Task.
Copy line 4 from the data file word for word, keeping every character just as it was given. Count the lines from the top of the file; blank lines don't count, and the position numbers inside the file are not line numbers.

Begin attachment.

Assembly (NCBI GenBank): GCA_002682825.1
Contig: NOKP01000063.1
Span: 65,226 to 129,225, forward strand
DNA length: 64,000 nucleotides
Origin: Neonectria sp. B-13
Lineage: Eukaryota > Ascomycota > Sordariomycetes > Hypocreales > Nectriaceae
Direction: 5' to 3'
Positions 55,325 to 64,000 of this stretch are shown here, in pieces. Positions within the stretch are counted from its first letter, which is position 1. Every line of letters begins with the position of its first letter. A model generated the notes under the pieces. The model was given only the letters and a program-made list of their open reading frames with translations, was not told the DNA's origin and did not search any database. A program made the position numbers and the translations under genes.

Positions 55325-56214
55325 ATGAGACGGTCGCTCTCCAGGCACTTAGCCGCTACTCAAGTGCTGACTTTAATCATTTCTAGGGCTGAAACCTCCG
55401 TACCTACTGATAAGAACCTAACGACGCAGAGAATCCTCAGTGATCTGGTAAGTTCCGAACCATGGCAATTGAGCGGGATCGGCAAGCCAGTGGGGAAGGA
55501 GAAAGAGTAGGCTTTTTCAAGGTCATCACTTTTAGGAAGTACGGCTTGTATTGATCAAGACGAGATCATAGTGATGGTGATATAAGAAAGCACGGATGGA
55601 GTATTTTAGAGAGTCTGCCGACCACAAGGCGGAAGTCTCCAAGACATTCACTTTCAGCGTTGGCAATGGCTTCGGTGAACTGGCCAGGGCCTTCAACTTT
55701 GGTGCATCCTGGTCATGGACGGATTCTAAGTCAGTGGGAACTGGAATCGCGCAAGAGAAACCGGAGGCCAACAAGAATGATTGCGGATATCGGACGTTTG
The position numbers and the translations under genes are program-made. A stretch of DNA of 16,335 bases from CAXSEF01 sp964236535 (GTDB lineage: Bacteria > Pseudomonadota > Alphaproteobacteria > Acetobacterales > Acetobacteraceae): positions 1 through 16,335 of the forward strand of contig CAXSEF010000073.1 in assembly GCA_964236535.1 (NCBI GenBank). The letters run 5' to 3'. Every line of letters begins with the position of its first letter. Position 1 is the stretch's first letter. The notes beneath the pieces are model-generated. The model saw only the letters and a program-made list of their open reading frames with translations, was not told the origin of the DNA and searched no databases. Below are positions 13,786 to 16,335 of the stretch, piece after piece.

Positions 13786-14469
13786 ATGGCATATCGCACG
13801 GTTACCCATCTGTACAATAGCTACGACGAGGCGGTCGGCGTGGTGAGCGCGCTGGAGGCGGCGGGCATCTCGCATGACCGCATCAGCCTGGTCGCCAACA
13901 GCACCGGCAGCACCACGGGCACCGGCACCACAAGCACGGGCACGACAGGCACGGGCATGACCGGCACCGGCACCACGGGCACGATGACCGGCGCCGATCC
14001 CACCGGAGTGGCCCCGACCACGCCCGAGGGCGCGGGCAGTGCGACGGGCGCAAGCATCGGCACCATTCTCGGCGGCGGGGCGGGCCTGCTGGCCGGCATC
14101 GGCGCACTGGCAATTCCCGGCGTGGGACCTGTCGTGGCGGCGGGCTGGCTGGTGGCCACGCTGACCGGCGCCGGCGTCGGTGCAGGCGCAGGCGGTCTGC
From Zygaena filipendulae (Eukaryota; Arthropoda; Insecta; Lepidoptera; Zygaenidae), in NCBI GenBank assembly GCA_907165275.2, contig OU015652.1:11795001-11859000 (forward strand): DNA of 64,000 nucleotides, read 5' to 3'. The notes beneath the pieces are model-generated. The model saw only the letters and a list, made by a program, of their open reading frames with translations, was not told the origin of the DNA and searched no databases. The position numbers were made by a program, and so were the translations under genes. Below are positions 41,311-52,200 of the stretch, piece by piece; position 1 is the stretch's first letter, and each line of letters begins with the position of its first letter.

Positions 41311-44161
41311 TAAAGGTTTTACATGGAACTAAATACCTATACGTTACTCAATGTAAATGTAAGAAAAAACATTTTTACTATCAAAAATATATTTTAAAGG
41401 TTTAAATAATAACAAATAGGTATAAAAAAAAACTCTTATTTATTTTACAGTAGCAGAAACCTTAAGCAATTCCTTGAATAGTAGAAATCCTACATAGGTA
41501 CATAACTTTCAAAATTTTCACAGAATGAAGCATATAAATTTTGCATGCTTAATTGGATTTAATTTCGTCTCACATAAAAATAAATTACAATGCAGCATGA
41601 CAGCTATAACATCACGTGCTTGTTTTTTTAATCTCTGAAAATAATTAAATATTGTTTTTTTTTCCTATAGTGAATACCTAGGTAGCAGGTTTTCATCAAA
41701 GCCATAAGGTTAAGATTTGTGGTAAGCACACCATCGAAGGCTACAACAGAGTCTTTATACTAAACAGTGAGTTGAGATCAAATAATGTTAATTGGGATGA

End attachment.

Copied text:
DNA length: 64,000 nucleotides